OMAHA, Neb. (KMTV) — In the aftermath of George Floyd’s death, protests erupted across the United States.
Those tensions hit closer to home when James Scurlock, a 22-year-old Black man, was killed by Omaha bar owner, Jacob Gardner.
Many people are left wondering what kind of lasting impact these demonstrations will make.
Scurlock family attorney, Justin Wayne, says unrest in Omaha played a role in this case.
"I think awareness, community awareness, community engagement is always helpful in changing any system,” Wayne said.
For months, Justice for James has been chanted in the streets of Omaha, continuing to bring attention to the decisions in this case.
Douglas County Attorney Don Kleine declined to bring charges against Gardner, saying he acted in self-defense.
Yet, people kept chanting.
“There is no way in 36 hours you could go through all that material in the middle of a riot, in the middle of mass confusion,” Wayne said. “There was just no way for there to be a full, fair, complete investigation."
Wayne adds this constant awareness was instrumental in why they were able to call on a grand jury, or as he describes - another pair of eyes.
Gardner was later charged with manslaughter, the use of a firearm in the commission of a felony, attempted first degree assault and terroristic threats.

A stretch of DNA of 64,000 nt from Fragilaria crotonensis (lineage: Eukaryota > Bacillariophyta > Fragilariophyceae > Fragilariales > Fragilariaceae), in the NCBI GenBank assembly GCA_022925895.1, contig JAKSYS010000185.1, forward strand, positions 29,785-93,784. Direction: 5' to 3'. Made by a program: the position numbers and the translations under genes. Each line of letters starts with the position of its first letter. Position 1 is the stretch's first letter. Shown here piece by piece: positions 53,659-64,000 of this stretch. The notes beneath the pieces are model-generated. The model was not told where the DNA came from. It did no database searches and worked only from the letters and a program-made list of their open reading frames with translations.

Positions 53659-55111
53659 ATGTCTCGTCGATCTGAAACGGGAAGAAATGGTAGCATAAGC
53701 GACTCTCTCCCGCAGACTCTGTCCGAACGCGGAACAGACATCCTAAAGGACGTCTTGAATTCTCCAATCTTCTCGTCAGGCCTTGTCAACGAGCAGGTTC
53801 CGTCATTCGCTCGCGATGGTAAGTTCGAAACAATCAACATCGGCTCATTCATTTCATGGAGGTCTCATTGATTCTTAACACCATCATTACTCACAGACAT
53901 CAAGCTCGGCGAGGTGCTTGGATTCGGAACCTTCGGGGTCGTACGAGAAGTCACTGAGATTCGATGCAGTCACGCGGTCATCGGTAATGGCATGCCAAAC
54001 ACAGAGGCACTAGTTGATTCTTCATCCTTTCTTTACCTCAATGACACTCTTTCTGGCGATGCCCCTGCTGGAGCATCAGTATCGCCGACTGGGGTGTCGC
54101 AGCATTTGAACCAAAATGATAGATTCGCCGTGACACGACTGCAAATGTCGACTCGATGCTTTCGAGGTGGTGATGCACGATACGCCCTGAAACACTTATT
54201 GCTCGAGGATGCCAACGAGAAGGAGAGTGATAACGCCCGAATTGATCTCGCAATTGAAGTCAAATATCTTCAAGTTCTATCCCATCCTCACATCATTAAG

The grand jury’s decision came as a shock to Community Organizer Markell Riley.
“The system has time and time again failed it's Black and Brown people,” Riley said. “We just fully expected them to fail James.”
Riley adds peaceful protests have sparked a conversation about inequality.
“People didn't love the language we were speaking, but they heard it and change was made at a result of it,” Riley said.
Wayne, again, reiterates if the threat of the petition was not made by the many voices in the streets, a grand jury would not have been invoked.
He adds people no longer are willing to accept the status quo.
“It is a defining moment for Omaha and this state because you cannot ignore the tale of two cities,” Wayne said.
The Scurlock family has asked for these protests to remain peaceful.
According to Omaha Police Department and Douglas County Department of Corrections, Jacob Gardner has not been arrested as of 10 p.m. on the night of September 17 - more than 48 hours after being indicted by a grand jury.
We reached out to Gardner’s Attorney Stu Dornan, and Special Prosecutor Fred Franklin for comment, but they did not return our calls.